Bushwick Inlet Park, running from North 11th to North 15th Street in a crescent along Kent Avenue and West Streets, is the biggest and most challenging of all the open spaces. As with so many waterfront parks, costs have ballooned–you think building on land is hard, try doing it riverside, with the tides and the toxic post-industrial conditions–and that is before the matter of buying out local landlords is even broached. Not only do they know the city wants their land, but it is also located in one of the hottest real estate markets in the five boroughs, meaning the acquisition costs have been grossly underestimated. (Funny the city will use eminent domain to build a new arena or office tower, but not a truly public amenity like a park.)

    Ms. White had witnessed the open space excitement herself, as she explained in her brief remarks prior to cutting the ribbon. “This is a great example of Mayor Bloomberg’s commitment of opening up these waters to all New Yorkers,” she said. “This park is such a great example, I was out here last week, out here enjoying the view out there, the water and the green space, people playing with their children, their dogs, etcetera. It’s a beautiful, beautiful day here.”

    After the event, The Observer wanted to meet the new Parks Commissioner and ask her about the status of the other parks. Ms. White’s press secretary warned, “only on-topic questions.” In non-press speak, that means ask about the ribbon cutting, this park, that’s it. So we did.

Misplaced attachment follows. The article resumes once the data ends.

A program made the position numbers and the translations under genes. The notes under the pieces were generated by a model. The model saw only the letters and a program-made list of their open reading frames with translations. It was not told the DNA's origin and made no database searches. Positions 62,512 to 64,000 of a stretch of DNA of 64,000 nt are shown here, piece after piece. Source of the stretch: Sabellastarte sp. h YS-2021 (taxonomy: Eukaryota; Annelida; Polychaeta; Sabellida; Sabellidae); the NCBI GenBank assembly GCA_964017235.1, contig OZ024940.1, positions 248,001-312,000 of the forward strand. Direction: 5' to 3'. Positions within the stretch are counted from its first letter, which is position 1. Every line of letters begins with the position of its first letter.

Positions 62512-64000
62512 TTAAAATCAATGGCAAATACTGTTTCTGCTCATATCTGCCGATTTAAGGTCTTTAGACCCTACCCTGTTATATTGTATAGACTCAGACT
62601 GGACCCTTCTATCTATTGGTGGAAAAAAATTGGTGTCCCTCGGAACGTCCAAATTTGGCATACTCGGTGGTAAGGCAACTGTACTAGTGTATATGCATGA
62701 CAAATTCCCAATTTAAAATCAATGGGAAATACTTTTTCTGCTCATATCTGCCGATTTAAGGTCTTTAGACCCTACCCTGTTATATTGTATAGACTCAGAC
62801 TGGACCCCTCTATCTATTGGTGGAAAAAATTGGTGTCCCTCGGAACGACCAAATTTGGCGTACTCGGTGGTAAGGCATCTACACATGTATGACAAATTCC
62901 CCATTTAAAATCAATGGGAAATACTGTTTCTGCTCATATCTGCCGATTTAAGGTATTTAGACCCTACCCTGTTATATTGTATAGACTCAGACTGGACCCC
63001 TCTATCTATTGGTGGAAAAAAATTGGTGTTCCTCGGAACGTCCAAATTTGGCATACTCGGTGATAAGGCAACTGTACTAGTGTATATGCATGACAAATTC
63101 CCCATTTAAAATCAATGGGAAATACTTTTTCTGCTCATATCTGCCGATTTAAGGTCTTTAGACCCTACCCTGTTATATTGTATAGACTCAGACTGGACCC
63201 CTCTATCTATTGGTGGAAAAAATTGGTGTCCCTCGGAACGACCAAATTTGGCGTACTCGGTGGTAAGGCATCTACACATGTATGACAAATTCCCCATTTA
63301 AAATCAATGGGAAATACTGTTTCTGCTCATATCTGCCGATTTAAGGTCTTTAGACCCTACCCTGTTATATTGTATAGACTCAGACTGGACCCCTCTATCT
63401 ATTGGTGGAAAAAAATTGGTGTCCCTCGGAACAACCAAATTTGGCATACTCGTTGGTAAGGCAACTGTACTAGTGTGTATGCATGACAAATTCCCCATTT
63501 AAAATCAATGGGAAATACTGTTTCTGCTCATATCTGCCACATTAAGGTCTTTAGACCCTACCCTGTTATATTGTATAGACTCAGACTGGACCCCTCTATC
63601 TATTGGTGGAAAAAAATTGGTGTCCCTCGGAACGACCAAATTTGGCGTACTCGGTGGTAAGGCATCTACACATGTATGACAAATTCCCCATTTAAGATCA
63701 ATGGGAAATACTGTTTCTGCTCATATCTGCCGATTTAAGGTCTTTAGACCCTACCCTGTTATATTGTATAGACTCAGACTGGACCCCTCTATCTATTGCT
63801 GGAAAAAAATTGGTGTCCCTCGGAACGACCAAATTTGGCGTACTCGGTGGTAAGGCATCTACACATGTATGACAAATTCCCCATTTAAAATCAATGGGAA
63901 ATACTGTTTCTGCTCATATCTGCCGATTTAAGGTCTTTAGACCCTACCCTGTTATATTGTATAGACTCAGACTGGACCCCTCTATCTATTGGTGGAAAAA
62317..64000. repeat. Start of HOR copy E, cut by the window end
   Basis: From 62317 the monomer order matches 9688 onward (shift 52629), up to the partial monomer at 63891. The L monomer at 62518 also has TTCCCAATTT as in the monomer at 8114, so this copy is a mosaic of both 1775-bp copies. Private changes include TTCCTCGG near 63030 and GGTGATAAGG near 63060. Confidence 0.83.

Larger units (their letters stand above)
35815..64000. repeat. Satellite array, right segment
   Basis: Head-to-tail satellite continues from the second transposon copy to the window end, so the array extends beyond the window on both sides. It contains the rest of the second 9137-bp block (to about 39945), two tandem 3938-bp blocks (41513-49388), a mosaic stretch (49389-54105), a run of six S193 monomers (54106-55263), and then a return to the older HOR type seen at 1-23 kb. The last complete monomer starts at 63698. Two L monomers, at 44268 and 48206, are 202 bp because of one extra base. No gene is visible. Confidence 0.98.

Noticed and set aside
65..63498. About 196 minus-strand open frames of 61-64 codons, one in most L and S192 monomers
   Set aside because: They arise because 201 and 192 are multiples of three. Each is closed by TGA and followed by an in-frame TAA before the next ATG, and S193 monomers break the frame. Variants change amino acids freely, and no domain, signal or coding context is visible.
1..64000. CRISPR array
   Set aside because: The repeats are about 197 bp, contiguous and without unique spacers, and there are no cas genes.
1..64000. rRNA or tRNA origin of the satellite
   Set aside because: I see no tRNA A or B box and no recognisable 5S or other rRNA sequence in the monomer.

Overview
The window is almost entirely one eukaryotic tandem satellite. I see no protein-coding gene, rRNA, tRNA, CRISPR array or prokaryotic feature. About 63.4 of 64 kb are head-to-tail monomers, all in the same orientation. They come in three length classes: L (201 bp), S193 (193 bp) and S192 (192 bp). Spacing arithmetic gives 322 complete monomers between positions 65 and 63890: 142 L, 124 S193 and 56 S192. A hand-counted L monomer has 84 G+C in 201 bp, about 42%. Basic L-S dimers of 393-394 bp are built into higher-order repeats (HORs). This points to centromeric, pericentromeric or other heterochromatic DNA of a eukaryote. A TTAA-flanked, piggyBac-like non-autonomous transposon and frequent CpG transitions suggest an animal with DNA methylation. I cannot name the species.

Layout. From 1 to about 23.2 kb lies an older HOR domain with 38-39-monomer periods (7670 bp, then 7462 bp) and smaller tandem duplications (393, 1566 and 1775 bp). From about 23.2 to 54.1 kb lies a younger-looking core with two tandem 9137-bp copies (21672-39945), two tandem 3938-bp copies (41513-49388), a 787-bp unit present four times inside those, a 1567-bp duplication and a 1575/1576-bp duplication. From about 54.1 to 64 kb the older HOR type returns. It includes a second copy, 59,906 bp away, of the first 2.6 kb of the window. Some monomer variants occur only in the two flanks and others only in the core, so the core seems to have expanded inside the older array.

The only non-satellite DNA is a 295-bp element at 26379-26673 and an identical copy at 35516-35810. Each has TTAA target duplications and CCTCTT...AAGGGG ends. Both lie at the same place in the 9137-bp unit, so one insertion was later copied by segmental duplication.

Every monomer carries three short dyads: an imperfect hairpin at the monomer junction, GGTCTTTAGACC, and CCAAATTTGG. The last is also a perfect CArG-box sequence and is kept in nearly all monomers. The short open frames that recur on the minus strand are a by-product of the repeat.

“It’s great to have my first ribbon cutting in Brooklyn, because as the borough president mentioned, I am from Bay Ridge,” she said. “It’s great to be out here and open up another of these gorgeous waterfront parks. It‘s a beautiful park.”

    So, with a little less than a year-and-a-half left, what’s next? “We have lots of parks in the works, parks take a lot of time, as described here in detail, sometimes in terms of acquisition, sometimes in terms of remediation, and in building and opening the parks up

    And there was the opening. Commissioner White had mentioned lots of parks in the works, so how about the ones just to our north and south? “That’s all, we have to go,” the press secretary cut in. As she was pulled away, Ms. White mumbled, “We’re working on it. Each piece is going forward.”

    Locals are desperate to have these parks sown up before the mayor leaves office, because once the Bloomberg administration is gone, there is no promise the next mayor will take the same interest in these open spaces. That said, Mr. Levin remains genuinely hopeful.

    “Over the last few months, especially since we had the hearing on what was going on with these parks, there’s definitely been an uptick in interest at City Hall, from the mayor’s office,” Mr. Levin said. “I think there’s a real desire to get the rest of this commitment fulfilled.”

    It is an important piece of the mayor’s legacy, after all, this return to the water. “I can honestly say, all these parks are the best thing the mayor did,” Emily Nicolson said. She moved down the block eight years ago and used to sneak onto the site when it was just an empty lot. Now she brings her two young children here often, four times she said since the park opened a week earlier.

    “Everything else he’s done is up for debate,” Ms. Nicolson continued. “But the parks, and the bike lanes, are pretty great.”

  • That big pointy thing in the background, it's not the transmitter.

  • He'd vote for the mayor if he could.

  • Over there, we'll have another park some day. Fingers crossed.

  • Sure beats post-industrial rubble.

  • Everybody say Brooklyn! (Somebody actually shouted that out.)